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RELIABLE DEVELOPMENT CORPORATION d/b/a The Fitness Barn, Appellant-Defendant, v. Christopher BERRIER, Appellee-Plaintiff.
Case Summary and Issue
Reliable Development Corporation (“Reliable”) d/b/a The Fitness Barn (“Fitness Barn”) appeals after a jury trial in which Reliable was assigned ninety percent of the fault for causing Christopher Berrier to sustain a lower back injury when he fell while running on a treadmill. The jury awarded damages totaling $9,000,000, of which $8,100,000 was apportioned to Reliable. On appeal, Reliable raises six issues for review, one of which we find dispositive, namely whether the trial court properly prevented Reliable from cross-examining Berrier's medical expert witnesses about prior back injuries. Defendants in personal injury actions are entitled to challenge a plaintiff's expert with respect to the accuracy, consistency, and credibility of that expert's causation opinions, including through vigorous cross-examination. For this reason, we conclude that the trial court went too far in prohibiting Reliable from cross-examining Berrier's medical experts about his prior injuries, and therefore reverse and remand for a new trial.1
Facts and Procedural History
The Fitness Barn is a health club owned and operated by Reliable in Porter County, Indiana. On October 28, 1998, while running on one of the Fitness Barn's treadmills, Berrier suffered an injury to his lower back when the machine unexpectedly came to a stop, causing him to fall. Berrier had pain in his lower back and right leg, but did not seek medical attention until six days later, which was his first opportunity to see his doctor. In the meantime, Berrier continued working at his physically demanding job.
Berrier's condition has persisted and worsened since October 28, 1998, with periods of improvement followed by a return of pain in his lower back. After his initial consultation and referral to a spine specialist on November 3, 1998, Berrier participated in physical therapy and was administered an epidural injection into his lower spine for pain relief. On November 11, 1998, Berrier underwent surgery to remove a portion of a disc from his spine. With continued physical therapy, Berrier was able to return to work in March of 1999. Within a few months, the pain returned to Berrier's lower back, which he reported as beginning in May of 1999. Between November 17 and December 27, 1999, Berrier met three times with a neurosurgeon, who eventually implanted a spinal cord stimulator in Berrier's back on March 8, 2000. Berrier's pain lessened, and he competed in a 5K run on December 16, 2000. His condition worsened again, however, requiring surgery on March 20, 2002, in which several vertebrae in Berrier's lower back were fused together. At the time of trial, Berrier's doctors considered him permanently disabled, but he continued working despite chronic pain.
Berrier filed a complaint in this matter on October 19, 1999, naming as defendants QIC Holding Company (“QIC”) and Reliable Development Corporation. Prior to trial, QIC settled with Berrier and was listed as a non-party. Prior to jury selection and presentation of evidence, Berrier filed a motion in limine requesting that the trial court disallow evidence he considered inadmissible and prejudicial. This included testimony, evidence, or argument that Berrier “suffered any injury or accident before or after” his fall from the treadmill, that Berrier had “any prior or subsequent illness(es) or condition(s),” that he made a prior claim or was involved in prior litigation, and that he played football prior to the injury. Appendix to Appellant's Brief at 50-53. The trial court granted Berrier's motion, instructing Reliable that no such evidence could be offered without leave of the court, which “would be granted on the showing that any of the evidence was causally related to the accident” at issue. Brief of Appellant at 61.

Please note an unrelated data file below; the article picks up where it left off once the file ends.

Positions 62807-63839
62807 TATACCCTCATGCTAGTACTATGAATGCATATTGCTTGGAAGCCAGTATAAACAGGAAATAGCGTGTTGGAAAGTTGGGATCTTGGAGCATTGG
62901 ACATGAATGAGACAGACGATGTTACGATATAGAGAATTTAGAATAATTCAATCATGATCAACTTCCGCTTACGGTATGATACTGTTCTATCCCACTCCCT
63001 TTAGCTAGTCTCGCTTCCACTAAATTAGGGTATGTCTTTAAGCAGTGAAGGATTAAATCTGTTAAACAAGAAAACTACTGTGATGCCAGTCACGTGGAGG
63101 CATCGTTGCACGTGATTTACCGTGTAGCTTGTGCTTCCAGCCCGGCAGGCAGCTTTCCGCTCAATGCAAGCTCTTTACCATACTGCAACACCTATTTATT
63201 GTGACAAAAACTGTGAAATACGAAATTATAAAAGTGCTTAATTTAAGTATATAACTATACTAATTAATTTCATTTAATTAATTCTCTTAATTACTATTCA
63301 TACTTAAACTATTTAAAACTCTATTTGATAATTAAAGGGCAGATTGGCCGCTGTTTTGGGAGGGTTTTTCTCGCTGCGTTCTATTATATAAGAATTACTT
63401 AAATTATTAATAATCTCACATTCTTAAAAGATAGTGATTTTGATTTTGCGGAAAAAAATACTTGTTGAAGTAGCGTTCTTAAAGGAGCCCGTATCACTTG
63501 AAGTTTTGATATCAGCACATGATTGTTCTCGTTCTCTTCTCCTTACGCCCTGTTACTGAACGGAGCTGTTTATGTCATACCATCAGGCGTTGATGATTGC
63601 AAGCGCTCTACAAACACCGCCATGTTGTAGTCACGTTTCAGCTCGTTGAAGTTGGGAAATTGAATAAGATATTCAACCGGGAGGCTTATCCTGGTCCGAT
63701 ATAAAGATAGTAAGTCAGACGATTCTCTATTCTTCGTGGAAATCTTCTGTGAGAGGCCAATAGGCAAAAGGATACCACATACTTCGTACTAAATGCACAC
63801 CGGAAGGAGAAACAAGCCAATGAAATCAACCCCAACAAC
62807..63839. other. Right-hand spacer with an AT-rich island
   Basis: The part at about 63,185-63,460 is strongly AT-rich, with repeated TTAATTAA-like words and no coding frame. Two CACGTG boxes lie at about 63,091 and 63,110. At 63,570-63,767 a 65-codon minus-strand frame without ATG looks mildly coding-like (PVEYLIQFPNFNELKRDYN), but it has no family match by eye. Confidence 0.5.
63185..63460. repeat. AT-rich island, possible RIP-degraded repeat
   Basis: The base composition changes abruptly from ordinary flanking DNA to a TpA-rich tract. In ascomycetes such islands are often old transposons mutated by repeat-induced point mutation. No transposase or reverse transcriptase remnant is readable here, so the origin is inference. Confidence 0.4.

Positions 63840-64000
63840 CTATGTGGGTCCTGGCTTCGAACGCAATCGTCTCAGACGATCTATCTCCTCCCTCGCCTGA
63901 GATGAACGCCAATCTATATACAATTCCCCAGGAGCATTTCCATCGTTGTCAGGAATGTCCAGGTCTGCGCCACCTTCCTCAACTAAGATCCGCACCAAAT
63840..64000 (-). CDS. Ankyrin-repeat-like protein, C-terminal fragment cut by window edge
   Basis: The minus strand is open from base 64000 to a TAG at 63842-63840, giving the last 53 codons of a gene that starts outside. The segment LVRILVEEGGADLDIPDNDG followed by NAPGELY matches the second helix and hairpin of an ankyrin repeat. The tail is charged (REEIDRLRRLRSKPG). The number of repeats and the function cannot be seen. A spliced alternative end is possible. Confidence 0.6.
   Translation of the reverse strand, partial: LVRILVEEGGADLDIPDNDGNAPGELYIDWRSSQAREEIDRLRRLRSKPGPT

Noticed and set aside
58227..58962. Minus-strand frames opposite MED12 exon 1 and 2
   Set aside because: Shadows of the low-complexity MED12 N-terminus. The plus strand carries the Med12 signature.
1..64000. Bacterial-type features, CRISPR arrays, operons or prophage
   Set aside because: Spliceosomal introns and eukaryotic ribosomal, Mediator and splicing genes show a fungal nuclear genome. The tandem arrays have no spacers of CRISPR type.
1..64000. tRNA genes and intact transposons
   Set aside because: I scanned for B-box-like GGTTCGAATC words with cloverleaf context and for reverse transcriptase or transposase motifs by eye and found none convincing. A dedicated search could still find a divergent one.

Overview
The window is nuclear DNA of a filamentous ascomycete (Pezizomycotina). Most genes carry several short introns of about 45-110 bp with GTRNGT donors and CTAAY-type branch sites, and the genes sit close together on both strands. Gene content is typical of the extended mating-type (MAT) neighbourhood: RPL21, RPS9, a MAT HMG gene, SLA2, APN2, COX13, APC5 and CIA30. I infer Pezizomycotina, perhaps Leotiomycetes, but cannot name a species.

During Berrier's case-in-chief, he called several doctors to testify on his behalf. Dr. Linda Stewart, who had treated Berrier for chronic back pain since 2001, testified on redirect examination that in her medical opinion Berrier's injuries were caused by his fall from the treadmill. Transcript at 397. Reliable argued that because Dr. Stewart “indicated [Berrier] had absolutely no problem with his back before the date of the accident” that she had opened the door to further questioning to challenge the accuracy of this statement and her medical conclusion. Id. at 401. The trial court denied Reliable's motion to set aside the prior ruling in limine, but permitted Reliable to question Dr. Stewart regarding Berrier's past injuries outside the presence of the jury for purposes of formulating an offer to prove.2
Dr. Gary Yarkony, who reviewed Berrier's extensive medical history going back to high school and had examined him on two occasions, also testified that in his medical opinion Berrier suffered a herniated lumbar disc when he fell from the treadmill. Id. at 463. During Dr. Yarkony's testimony, he had before him the stack of records he had reviewed. Even so, Reliable was not permitted to question Dr. Yarkony about Berrier's medical history prior to the date of his fall from the treadmill. Specifically, Reliable sought to question Dr. Yarkony about records dating up to the date of the incident in relation to Berrier's condition. However, the trial court refused to allow “going into individual records,” but let Reliable request that Dr. Yarkony separate out the portion of the documents pertaining to before Berrier's fall from the treadmill. Id. at 481-82.
Judgment was entered in Berrier's favor in the amount of $9,000,000 on April 23, 2004. In calculating damages, the jury assigned ten percent of the fault for the incident to QIC and the rest to Reliable, resulting in Reliable's damages amounting to $8,100,000. Reliable filed a motion to correct error on May 20, 2004, which the trial court denied. Reliable then timely filed its notice of appeal. However, while pending on appeal, on October 29, 2004, Reliable moved for leave to file a motion for relief from judgment under Trial Rule 60(B). On January 6, 2005, this court stayed proceedings on appeal and remanded the cause to the trial court for a determination on Reliable's Trial Rule 60(B) motion, filed with the trial court on May 31, 2005. After a hearing on the matter, the trial court denied Reliable's motion for relief from the judgment on August 17, 2005. This court resumed consideration of the matter on appeal, only to suspend consideration while the trial court ruled on Reliable's motion to correct error regarding the denial of its Trial Rule 60(B) motion. The trial court denied Reliable's second motion to correct error, and Reliable again filed notice of appeal on October 28, 2005. Oral argument was heard by this court on July 14, 2006.